FX’s pistol premieres on Hulu May 31, where it will unveil the legend of the Sex Pistols for a new generation. The series comes from director Danny Boyle (trainspotting) and screenwriter Craig Pearce (Moulin Rouge), and it’s been adapted from the memoir of Sex Pistols guitarist Steve Jones. Though it is focused on Jones as he helps found the band and makes his way through the new world of punk rock, it naturally explores the fiery and chaotic lives and careers of all the band members.
But it was not just the Sex Pistols themselves who were loud, proud, and determined to succeed. The punk rock scene was full of iconoclasts looking to make a mark on society, several of them women who had to jump unimaginable hurdles to succeed. Among them were Chrissie Hynde (Sydney Chandler), a founding member of The Pretenders; Vivienne Westwood (Talulah Riley), who created the Kings Road boutique SEX; and Pamela Rooke – AKA Jordan (Maisie Williams) – an icon in the world of punk.
Chandler, Riley and Williams spoke to Screen Rant about how they approached the telling of a fictionalized version of some very real women, and their characters pushed the boundaries of the time period for better.
ScreenRant: Maisie, your first scene is amazing and really bold. What did it feel like? Is there something freeing about the ability to play a character who just does not care and who’s always pushing boundaries? Does it get you to push past any fears as an actor?
Maisie Williams: Yeah, absolutely. I felt like my presence alone, whilst dressed as Jordan, was enough to make people forget what they were coming over to see or need to avert their eyes. And it’s not really a way that I’ve been greeted before, so it just was very interesting to see the way that you can dress and how that can affect the way that people communicate with you or approach you.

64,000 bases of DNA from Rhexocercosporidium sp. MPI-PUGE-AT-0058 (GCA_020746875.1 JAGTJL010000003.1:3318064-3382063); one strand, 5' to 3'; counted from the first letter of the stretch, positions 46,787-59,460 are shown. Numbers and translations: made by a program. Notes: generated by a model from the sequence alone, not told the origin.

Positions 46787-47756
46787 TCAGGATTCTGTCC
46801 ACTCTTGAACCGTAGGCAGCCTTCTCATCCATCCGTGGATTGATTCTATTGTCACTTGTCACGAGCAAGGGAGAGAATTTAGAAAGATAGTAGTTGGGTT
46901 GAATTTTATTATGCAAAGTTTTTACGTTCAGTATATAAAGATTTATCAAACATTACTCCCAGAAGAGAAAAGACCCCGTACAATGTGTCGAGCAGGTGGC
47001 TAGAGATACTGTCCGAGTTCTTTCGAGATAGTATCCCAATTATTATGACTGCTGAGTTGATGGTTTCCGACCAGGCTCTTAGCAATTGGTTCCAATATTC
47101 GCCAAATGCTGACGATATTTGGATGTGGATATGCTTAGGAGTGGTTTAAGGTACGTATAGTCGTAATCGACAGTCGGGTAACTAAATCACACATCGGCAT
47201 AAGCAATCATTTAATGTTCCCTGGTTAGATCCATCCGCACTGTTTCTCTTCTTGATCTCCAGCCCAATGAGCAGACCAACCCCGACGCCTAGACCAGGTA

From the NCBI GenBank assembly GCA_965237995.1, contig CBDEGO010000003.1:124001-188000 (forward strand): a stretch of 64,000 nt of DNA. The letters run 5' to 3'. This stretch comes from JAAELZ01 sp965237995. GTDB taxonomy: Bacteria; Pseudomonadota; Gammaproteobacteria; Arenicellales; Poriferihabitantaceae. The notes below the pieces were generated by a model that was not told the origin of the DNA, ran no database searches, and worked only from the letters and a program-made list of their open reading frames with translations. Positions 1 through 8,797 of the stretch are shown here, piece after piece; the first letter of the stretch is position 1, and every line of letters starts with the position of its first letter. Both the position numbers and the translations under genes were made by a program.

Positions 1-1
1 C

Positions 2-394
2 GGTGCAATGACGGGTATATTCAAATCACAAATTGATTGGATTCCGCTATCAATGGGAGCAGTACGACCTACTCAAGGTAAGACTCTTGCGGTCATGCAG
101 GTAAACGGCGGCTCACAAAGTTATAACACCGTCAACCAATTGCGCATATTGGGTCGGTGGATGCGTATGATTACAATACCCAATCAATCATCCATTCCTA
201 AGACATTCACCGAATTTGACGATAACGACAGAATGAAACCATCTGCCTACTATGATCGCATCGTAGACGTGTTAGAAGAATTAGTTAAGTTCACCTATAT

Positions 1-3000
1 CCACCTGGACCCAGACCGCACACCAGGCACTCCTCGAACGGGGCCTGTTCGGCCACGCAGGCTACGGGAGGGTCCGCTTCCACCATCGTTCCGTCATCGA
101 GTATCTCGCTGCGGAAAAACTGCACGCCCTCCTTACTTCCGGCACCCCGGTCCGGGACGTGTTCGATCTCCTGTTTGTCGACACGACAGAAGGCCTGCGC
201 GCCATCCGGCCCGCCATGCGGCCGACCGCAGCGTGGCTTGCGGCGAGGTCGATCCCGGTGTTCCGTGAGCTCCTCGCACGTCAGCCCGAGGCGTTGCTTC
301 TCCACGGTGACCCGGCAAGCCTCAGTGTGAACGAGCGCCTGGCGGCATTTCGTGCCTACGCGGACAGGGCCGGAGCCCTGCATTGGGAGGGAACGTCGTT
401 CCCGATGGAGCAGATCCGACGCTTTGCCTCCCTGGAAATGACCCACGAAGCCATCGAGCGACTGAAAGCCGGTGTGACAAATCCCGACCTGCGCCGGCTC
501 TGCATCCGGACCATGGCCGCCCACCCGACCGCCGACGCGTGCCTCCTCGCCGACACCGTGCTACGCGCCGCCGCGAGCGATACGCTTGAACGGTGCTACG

It’s such an incredible opening for Jordan. But this is what she did; she would ride the train, and they would take her into first class, because people would be so awful to her. People would be so confrontational and so angry with her, and they wanted to protect her, because she would ride the train every single day to go up to work. An incredible opening, but historically accurate. She was an incredible woman.
All three of you in your ways on the show push boundaries at a time that wasn’t always kind to women. Vivienne Westwood has such a great scene where she screams at Malcolm that she wants to burn the city to the ground. And even though Chrissie is a little bit more level-headed, she’s the one that looks around and keeps everything on an even keel. Do you find that after you two have played these characters, it has inspired you to do that in your own lives as well?
Talulah Riley: I do, yeah. I feel like the beauty of being able to play someone like Chrissie, being in the skin of a character who is really confident in herself-she really has her own back ela, is there for herself and believes in herself; she keeps pushing and keeps going-was really helpful for me. I like to think that I’ve been able to keep a piece of that with me.
That was a really nice thing to be able to kind of create and then inhabit and keep as well.
Sydney Chandler: I really admire Vivienne’s work ethic. You see her every day at home, she’s raising two children and she’s making all the products to sell in the shop and trying to make Malcolm McLaren’s vision her reality. But she’s the one doing all of the hard work, and all of the pressure falls on her.